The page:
“My name is Allison Dvaladze, and I stand here today as a survivor of sexual assault.”
Dvaladze said she was groped on board a Delta flight to Amsterdam in April of 2016.
“I just think that nobody knew what to do," she said. "There wasn't a good protocol for how to respond to it.”
Reports of in-flight sexual assault are growing, and many more go unreported. Washington Sen. Patty Murray is pushing to change that.
“If someone breaks the law, we want to be sure survivors have the support and guidance they need to seek justice,” Murray said.
Murray has introduced the Stop Assault while Flying Enforcement, or SAFE, act. The National In-Flight Sexual Assault Task Force provides clarity for survivors seeking to report their attacks and requires training for airline workers and better data collection of incidents.
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Reflecting on her own experience, Dvaladze said, “In addition to training for crew, it's essential that airlines train all their staff so that if one of these incidents is reported, after a flight, it’s not treated as if it is lost luggage.”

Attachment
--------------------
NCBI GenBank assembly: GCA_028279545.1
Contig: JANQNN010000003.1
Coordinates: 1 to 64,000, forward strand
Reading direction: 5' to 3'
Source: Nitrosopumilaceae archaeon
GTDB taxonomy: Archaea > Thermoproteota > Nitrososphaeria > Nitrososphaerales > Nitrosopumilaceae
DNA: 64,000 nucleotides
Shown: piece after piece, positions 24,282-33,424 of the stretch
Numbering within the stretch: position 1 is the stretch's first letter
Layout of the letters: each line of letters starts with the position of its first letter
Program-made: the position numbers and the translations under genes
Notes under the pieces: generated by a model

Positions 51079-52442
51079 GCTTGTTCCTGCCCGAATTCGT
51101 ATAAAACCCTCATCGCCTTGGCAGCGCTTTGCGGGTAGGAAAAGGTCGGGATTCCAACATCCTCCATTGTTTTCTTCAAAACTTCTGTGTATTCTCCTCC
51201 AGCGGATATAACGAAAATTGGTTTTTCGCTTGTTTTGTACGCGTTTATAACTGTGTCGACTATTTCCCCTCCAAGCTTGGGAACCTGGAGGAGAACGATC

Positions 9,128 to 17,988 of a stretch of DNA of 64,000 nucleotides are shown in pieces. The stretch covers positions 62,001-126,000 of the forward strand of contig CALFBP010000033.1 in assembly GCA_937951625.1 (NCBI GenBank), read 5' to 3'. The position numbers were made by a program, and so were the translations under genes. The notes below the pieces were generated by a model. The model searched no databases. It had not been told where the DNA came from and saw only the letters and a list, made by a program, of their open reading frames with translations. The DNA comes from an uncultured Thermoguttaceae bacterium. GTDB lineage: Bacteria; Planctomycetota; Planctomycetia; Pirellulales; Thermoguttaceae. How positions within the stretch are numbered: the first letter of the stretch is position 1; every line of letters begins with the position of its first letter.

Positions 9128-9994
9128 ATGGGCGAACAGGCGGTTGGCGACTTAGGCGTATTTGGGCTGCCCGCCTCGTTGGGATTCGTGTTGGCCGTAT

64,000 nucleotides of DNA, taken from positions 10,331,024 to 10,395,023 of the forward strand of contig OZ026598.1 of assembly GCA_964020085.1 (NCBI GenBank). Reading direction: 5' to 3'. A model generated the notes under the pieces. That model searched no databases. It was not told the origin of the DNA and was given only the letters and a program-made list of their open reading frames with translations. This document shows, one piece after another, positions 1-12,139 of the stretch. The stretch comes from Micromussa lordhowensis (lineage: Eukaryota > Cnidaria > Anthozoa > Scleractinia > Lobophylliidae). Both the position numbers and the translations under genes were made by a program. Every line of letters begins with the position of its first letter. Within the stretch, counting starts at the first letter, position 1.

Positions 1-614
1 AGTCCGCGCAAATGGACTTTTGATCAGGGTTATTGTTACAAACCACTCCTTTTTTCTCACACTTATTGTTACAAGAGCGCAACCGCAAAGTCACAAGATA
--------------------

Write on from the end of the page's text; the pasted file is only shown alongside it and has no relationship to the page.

Sea-Tac Airport will post signs informing visitors how to report sexual assaults and human trafficking.
Alaska Airlines has put a reporting app on the company smartphones that employees carry.
Terry Taylor is a 45-year Alaska Air veteran. She leads the flight attendants union.
“I think we're moving forward. I think there's recognition that it's simply not OK. Our company will absolutely support us if anyone bothers us.”
Taylor said her daughter, also an Alaska Air flight attendant, has already used the app to help a passenger report a sexual assault.